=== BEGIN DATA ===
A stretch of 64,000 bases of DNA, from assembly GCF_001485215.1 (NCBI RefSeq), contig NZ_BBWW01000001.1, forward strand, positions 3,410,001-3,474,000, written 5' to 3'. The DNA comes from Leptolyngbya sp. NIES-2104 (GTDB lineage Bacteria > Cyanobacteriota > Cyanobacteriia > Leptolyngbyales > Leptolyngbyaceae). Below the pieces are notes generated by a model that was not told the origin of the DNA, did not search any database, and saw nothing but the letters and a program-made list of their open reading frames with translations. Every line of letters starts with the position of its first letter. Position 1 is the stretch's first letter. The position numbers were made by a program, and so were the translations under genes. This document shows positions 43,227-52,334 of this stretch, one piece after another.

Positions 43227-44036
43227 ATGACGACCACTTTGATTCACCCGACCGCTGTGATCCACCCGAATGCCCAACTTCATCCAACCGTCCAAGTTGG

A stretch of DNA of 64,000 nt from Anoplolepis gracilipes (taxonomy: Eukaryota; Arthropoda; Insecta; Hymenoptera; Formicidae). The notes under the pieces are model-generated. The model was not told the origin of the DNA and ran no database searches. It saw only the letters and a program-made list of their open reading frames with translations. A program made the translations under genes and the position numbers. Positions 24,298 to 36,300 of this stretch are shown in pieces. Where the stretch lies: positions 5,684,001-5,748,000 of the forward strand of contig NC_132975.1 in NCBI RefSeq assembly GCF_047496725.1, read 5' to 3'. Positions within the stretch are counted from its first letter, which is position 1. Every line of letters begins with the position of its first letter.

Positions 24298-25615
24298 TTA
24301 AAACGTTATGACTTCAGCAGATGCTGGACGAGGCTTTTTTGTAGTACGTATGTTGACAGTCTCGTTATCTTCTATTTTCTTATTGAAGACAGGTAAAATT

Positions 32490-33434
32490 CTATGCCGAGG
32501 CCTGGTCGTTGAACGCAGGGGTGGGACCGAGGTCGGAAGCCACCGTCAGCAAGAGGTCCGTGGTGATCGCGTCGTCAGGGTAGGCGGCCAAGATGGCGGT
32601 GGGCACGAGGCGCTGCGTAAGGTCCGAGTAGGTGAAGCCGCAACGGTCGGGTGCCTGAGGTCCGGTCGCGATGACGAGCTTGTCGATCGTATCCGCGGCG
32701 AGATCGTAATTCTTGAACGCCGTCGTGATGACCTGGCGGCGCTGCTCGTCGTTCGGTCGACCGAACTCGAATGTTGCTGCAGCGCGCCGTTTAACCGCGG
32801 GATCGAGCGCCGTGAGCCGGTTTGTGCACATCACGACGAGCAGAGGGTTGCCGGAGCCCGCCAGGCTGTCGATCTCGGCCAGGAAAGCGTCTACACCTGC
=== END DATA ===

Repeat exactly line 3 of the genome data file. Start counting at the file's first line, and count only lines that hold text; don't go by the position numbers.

43227 ATGACGACCACTTTGATTCACCCGACCGCTGTGATCCACCCGAATGCCCAACTTCATCCAACCGTCCAAGTTGG